A steady expansion of tourism, resource exploration, shipping, and scientific research within the Arctic and on Antarctica has increased the demand for reliable and affordable polar connectivity. Since fiber cables and cell towers are not an option, and GEO satellites fall behind in terms of service quality, availability, and competitive pricing, LEO nanosatellites might seem the best alternative to connect the Earth’s poles.
The prevailing business model for satellite communications has remained unperturbed since the industry began more than 5 decades ago. Consumers purchase a satcom terminal, or a phone, or a satellite TV antenna from a distributor with some subscription service for airtime. For the satellite companies themselves, there is little to no interaction with the consumer, and instead sell bandwidth to a distribution network, maintaining an arms-length relationship with those who actually use their service.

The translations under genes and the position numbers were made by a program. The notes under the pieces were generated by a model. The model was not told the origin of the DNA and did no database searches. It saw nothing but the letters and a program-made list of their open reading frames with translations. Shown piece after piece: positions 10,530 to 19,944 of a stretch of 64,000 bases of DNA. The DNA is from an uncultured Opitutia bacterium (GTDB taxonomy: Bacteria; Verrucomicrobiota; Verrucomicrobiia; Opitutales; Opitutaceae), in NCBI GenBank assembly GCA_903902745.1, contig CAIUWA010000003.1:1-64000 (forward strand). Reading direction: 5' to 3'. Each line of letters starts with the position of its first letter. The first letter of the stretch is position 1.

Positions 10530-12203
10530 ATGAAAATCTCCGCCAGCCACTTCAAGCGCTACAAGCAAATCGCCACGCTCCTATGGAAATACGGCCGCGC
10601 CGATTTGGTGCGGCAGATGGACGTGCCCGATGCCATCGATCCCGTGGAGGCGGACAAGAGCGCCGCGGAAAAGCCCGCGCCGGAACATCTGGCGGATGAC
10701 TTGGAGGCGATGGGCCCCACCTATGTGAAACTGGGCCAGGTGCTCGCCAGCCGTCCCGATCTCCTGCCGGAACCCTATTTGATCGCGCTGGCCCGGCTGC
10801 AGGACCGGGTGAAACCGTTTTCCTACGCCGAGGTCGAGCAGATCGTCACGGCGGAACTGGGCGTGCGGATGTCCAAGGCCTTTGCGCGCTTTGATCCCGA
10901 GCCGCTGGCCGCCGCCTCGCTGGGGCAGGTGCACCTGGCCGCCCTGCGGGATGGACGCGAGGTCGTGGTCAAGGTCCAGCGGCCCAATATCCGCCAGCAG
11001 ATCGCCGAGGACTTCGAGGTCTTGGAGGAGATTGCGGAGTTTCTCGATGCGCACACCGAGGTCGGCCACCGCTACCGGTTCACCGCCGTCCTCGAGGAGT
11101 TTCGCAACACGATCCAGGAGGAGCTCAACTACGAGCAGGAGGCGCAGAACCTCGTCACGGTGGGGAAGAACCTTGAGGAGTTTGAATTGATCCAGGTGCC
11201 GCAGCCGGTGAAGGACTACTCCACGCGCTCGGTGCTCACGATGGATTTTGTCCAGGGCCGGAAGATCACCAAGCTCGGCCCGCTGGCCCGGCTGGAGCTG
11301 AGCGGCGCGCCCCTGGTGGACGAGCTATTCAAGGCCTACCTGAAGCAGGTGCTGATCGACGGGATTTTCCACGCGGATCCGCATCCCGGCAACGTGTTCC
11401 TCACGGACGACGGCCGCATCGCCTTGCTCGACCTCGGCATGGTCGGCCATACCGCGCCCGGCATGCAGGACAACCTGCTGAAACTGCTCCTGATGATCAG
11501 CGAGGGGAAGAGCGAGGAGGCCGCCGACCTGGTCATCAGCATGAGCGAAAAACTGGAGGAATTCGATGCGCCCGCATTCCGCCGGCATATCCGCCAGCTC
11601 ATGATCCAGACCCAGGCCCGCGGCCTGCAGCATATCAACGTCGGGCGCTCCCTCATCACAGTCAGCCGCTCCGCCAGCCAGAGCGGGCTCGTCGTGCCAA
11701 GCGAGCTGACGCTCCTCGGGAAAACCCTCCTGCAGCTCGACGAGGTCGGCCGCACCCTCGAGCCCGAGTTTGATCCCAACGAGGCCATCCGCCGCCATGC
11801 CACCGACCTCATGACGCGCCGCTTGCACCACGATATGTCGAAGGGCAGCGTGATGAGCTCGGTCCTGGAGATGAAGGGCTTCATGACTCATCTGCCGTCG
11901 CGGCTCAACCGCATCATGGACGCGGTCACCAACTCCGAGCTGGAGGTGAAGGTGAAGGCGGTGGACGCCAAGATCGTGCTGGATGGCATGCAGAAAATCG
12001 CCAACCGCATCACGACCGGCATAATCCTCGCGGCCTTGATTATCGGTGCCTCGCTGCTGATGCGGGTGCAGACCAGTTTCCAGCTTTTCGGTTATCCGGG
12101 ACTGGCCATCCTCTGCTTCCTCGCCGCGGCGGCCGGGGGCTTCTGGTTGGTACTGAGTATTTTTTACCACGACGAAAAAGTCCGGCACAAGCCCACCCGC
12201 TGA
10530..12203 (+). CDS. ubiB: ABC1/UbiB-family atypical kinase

The past few years has seen a tremendous increase in the number of satellite systems deployed to meet the need for exponentially growing bandwidth demands. Indeed, the advent of High-Throughput Satellites (HTS) have sought to address this need, but bandwidth improvements have been incremental, at best. With the form factor of traditional geostationary satellites limited largely by volumetric constraints of their launch vehicle, it remains dubious to anticipate disruptive changes to the Pareto frontier that exists between coverage area and throughput for these networks in the near future.